An excavator plunging into the parking lot pavement marked the beginning of JoeAnna’s house, a 20-room facility for out-of-town patient family members at Kelowna General Hospital.
While construction is now officially underway on the project, fundraising continues as the campaign so far has surpassed $7 million in seeking to meet its $8 million objective.
“I am so excited. I just can’t believe it,” said Doug Rankmore, chief executive officer of the KGH Foundation, which has co-ordinated the fundraising campaign in partnership with the Huber and Schneider families, owners of Prestige Hotels and Resorts.
Prestige committed $1 million in support of JoeAnna’s House, named after family patriarchs Joe and Anna Huber.
Rankmore said discussions about the housing project have been ongoing for years, so to see all the hurdles overcome to reach the groundbreaking point was, for him, “a fantastic moment.”
|Caterpillar shovel breaks ground on JoeAnna’s House project at Kelowna General Hospital site. Photo: Barry Gerding/Black Press|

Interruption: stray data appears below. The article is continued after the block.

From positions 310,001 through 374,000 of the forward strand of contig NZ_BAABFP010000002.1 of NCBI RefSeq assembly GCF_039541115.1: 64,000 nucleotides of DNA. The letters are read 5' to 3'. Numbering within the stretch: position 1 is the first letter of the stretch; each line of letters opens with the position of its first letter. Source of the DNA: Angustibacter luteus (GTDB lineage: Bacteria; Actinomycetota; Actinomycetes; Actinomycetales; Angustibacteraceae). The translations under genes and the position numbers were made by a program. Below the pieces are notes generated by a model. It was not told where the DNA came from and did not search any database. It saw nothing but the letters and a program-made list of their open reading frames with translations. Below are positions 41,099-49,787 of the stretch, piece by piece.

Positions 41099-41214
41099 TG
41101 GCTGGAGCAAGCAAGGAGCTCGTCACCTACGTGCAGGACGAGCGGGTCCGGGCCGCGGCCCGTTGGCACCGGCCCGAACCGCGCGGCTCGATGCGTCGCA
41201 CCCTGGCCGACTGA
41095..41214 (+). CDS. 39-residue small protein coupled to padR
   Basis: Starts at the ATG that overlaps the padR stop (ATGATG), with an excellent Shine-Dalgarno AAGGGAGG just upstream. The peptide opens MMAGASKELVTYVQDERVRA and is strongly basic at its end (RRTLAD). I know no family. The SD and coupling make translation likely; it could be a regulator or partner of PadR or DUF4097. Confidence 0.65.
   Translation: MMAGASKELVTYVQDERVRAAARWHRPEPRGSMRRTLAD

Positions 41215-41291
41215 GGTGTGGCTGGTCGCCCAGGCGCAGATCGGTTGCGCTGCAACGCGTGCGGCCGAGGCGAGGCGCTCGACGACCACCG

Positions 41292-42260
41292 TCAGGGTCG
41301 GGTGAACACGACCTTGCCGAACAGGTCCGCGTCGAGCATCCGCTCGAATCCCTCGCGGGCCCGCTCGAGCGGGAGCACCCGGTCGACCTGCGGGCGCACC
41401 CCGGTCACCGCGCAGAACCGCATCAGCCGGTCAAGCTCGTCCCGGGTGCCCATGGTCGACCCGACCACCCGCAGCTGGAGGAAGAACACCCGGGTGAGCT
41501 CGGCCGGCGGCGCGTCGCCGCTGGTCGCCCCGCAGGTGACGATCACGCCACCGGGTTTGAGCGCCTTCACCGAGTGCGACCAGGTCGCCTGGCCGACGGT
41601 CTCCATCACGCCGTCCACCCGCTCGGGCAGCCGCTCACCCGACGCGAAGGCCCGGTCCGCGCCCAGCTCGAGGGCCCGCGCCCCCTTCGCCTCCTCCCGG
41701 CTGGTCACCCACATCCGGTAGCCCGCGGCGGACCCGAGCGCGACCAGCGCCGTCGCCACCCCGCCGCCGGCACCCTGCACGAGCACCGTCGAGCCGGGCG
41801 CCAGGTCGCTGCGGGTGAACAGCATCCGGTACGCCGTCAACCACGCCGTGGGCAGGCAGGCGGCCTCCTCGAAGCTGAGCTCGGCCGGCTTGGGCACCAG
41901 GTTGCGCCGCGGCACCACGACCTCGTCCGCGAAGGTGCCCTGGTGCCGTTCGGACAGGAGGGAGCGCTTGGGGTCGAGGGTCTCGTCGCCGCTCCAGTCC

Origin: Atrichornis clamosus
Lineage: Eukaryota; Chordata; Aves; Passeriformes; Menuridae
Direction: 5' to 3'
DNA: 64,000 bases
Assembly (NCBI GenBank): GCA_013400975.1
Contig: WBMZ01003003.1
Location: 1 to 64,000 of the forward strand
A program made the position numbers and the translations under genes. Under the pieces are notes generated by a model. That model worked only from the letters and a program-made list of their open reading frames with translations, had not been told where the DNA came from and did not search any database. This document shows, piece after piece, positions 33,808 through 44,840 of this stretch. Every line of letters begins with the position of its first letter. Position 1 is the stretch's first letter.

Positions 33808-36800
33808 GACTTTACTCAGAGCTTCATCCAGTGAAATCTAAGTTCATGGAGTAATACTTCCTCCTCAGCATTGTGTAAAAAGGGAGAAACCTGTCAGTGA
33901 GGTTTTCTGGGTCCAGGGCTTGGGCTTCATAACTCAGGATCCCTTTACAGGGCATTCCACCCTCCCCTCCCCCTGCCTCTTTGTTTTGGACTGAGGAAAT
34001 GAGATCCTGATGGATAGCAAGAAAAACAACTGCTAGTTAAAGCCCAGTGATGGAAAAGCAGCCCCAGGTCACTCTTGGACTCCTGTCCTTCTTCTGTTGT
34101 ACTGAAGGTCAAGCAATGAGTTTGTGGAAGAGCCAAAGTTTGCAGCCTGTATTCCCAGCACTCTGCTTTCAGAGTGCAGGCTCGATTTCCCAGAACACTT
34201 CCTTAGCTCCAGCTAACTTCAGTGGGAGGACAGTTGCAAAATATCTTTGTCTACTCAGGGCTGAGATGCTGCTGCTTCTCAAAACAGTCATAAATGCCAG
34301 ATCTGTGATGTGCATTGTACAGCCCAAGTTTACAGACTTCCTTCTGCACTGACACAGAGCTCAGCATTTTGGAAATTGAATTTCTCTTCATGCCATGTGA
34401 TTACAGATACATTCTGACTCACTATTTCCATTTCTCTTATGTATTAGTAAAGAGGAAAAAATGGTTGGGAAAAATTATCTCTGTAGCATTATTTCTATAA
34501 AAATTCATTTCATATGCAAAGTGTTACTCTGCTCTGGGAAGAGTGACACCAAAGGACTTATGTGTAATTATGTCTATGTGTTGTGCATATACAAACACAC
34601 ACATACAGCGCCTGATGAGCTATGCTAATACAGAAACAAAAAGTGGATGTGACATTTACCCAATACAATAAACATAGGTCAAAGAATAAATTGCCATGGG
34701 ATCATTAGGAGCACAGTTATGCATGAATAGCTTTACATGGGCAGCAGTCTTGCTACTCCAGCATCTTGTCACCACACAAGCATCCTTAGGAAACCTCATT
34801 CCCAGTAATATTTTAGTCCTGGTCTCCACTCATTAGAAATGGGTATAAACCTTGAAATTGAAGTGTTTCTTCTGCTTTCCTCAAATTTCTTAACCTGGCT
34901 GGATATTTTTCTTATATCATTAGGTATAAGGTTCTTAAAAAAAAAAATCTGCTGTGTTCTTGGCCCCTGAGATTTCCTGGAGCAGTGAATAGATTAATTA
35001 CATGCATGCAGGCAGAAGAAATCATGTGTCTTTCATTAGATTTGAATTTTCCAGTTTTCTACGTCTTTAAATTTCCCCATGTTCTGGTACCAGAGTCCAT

“JoeAnna’s House will be a safe haven for many people facing a great challenge. For some, it will be a loved one in trouble, enduring many dark times. For some literally not knowing what the next day will bring,” he said.
“When people’s lives are being turned upside down, we are hoping JoeAnna’s House will be a place of recovery and healing, and confident that for many who arrive to stay here in dark times and dark hours will leave with much more hope in their hearts.”
He called JoeAnna’s House a facility built from the generosity of people in Kelowna and across the Interior Health region.
“This is a house built on good wishes,” he said.
Andrew Hughes, KGH health services administrator, noted currently their are five babies under neo-natal care in the hospital and the moms for all five are from outside Kelowna.
“In total, we have 100 patients admitted to the hospital as of this morning that are from out of town,” Hughes said.
He said while KGH has become a focal point for medical treatment resources for the Southern Interior, it still is a major trek for people living in the Cariboo or the Kootenays with loved ones requiring at the hospital, and finding temporary accommodation for the loved ones of patients is one of the biggest challenges.
“We don’t often send patients to Vancouver anymore which is positive as we have some of the best care available in the country here in Kelowna, but people who live outside of Kelowna such as Williams Lake, Golden or the Kootenays still have to travel here,” he said.